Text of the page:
1.5 Million Walks, Runs, and Bike Rides from RunKeeper mapped on Mapbox
Two Mapbox developers Garrett Miller & Eric Fischer worked on a cool project. They’ve pulled some data from RunKeeper, a jogging app that recently partnered with Mapbox, and they visualized 1.5 million walks, runs and bike rides in cities all over of the world.
The effect is really cool. The colors of the tracks represent a length of each track. Shorter workouts range from cold blue to hot pink, mid-length routes are represented by glowing white and longer routes over 25 km yellow. Of course some cities have more data available than others. Nonetheless there are several patterns common in most of urban spaces e.g people like to run by a water.
We’ve seen a similar project made by Strava, which launched as a commercial platform called Strava Metro with a similar data designed for urban planners. Check out this video to learn how has the platform been used in Portalnd:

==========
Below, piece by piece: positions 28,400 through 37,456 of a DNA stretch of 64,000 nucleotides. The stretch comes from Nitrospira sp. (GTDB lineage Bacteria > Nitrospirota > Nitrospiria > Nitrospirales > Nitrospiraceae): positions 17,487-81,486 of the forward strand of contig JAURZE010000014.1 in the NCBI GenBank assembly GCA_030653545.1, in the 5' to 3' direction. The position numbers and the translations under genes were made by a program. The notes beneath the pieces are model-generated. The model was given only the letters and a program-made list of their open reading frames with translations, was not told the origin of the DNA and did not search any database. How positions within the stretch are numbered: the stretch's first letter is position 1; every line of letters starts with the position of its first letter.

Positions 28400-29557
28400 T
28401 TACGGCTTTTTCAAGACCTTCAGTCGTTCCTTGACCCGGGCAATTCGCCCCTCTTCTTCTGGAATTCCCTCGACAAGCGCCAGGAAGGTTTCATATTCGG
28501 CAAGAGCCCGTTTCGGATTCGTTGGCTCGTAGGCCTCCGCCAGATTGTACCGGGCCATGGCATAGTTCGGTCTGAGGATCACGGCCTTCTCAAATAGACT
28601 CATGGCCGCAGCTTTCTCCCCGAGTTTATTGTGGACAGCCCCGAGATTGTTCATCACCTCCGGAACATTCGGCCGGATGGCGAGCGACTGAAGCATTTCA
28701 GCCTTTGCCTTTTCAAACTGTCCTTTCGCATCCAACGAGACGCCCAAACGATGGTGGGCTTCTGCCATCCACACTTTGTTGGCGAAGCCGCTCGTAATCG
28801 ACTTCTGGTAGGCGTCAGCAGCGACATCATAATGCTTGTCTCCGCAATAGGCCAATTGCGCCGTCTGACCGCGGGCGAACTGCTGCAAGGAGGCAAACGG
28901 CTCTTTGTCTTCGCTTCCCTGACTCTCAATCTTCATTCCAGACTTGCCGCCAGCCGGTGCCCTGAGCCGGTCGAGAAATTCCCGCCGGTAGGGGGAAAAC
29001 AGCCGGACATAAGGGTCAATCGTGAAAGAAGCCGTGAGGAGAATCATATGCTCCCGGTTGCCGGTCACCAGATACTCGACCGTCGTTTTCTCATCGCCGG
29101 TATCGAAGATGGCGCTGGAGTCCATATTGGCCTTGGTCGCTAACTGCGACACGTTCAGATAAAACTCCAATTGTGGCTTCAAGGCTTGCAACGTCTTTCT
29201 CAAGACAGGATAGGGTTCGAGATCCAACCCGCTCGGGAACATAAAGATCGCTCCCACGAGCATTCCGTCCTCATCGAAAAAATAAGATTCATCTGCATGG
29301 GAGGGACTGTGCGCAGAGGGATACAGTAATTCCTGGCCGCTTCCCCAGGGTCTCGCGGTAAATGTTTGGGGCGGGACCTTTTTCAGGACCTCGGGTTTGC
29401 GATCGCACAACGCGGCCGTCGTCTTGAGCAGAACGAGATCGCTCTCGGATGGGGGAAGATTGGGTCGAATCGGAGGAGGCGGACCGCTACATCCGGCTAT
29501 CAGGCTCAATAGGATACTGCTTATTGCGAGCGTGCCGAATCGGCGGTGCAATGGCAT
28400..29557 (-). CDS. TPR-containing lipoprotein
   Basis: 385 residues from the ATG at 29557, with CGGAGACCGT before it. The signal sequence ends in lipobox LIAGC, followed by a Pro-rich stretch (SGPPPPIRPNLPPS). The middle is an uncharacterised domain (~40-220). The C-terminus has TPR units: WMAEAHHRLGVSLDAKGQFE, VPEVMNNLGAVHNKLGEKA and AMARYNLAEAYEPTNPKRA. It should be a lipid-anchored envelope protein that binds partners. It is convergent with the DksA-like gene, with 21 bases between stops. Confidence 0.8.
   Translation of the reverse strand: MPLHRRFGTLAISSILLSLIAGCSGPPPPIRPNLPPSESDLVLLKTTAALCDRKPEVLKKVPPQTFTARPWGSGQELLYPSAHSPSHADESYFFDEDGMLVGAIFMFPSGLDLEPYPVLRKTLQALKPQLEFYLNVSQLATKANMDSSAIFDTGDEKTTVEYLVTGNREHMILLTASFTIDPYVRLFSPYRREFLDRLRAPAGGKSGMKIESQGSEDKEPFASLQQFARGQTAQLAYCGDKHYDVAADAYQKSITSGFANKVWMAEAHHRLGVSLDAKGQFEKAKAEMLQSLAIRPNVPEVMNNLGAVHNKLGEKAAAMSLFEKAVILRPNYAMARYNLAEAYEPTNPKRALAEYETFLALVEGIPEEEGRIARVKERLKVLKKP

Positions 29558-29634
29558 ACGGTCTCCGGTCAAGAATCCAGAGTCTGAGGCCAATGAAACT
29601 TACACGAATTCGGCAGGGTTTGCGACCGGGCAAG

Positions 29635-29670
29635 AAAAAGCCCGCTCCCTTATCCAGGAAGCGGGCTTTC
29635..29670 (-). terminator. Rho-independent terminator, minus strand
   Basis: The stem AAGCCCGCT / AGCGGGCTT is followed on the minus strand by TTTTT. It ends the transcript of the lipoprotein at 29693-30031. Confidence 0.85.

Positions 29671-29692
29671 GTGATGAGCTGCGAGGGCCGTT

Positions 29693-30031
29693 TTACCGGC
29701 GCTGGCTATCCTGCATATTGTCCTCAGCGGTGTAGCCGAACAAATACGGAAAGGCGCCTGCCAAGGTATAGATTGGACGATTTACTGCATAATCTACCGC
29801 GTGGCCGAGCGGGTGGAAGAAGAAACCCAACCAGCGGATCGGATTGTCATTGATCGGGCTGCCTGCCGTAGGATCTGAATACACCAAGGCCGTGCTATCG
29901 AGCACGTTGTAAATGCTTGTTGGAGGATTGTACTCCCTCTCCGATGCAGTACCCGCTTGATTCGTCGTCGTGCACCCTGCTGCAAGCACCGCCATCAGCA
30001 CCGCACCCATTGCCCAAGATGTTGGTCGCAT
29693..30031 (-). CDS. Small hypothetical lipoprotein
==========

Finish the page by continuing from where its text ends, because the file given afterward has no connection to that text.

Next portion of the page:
Compared, the Mapbox and Strava platforms are similar. What I like about Mapbox is that it visualizes additional data about the length of a trip. Strava on the other hand allows for much more detailed zoom than Mapbox. At the end the most important thing is the volume of the data, and I guess that this varies from a city to a city.
Apple patens laser beam mapping for iPhone
Apple has recently patented a technology which might change the way we measure and map our surroundings. It’s based on laser which would be mounted inside the iPhone and used together with the inbuilt motion sensors to generate a map of any surface it is pointed at.
Using laser technology would allow measuring distance from a device to the object. Combined with precise indoor/outdoor positioning technology it could allow for creating 3D maps of rooms and even buildings, something that currently requires land surveying equipment.
The technology would allow gathering single points, more similar to laser distance measuring devices like Disto, rather than point clouds we know from Lidar, which makes sense because it gives much more flexibility and requires less computing power.
The technology itself is not very complex and it’s been used for a while already. The main challenge is developing an app which would compute the data from all the sensors, generate a usable 3D model and possibly also combine it with a camera image.
It seems that this patent is an answer to Google’s Project Tango, which has been launched early this year.
source: Patently Apple